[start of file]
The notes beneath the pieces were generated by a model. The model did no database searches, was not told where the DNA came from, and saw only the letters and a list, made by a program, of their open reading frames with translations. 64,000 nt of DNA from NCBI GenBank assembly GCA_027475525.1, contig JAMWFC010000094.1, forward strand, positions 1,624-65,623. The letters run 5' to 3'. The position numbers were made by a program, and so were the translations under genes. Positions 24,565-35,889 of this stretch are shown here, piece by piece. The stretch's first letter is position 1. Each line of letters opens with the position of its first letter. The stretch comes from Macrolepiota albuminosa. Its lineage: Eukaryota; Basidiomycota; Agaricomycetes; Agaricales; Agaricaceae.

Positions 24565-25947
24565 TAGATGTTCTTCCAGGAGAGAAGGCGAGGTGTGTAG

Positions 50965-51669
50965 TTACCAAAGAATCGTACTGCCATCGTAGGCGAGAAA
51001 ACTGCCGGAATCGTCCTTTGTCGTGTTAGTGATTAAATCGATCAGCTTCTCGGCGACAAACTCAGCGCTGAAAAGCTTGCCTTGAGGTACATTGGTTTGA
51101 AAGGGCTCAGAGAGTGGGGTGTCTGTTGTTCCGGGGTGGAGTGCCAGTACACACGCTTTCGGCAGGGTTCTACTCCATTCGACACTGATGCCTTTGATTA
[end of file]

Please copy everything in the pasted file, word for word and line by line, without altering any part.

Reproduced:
The notes beneath the pieces were generated by a model. The model did no database searches, was not told where the DNA came from, and saw only the letters and a list, made by a program, of their open reading frames with translations. 64,000 nt of DNA from NCBI GenBank assembly GCA_027475525.1, contig JAMWFC010000094.1, forward strand, positions 1,624-65,623. The letters run 5' to 3'. The position numbers were made by a program, and so were the translations under genes. Positions 24,565-35,889 of this stretch are shown here, piece by piece. The stretch's first letter is position 1. Each line of letters opens with the position of its first letter. The stretch comes from Macrolepiota albuminosa. Its lineage: Eukaryota; Basidiomycota; Agaricomycetes; Agaricales; Agaricaceae.

Positions 24565-25947
24565 TAGATGTTCTTCCAGGAGAGAAGGCGAGGTGTGTAG

Positions 50965-51669
50965 TTACCAAAGAATCGTACTGCCATCGTAGGCGAGAAA
51001 ACTGCCGGAATCGTCCTTTGTCGTGTTAGTGATTAAATCGATCAGCTTCTCGGCGACAAACTCAGCGCTGAAAAGCTTGCCTTGAGGTACATTGGTTTGA
51101 AAGGGCTCAGAGAGTGGGGTGTCTGTTGTTCCGGGGTGGAGTGCCAGTACACACGCTTTCGGCAGGGTTCTACTCCATTCGACACTGATGCCTTTGATTA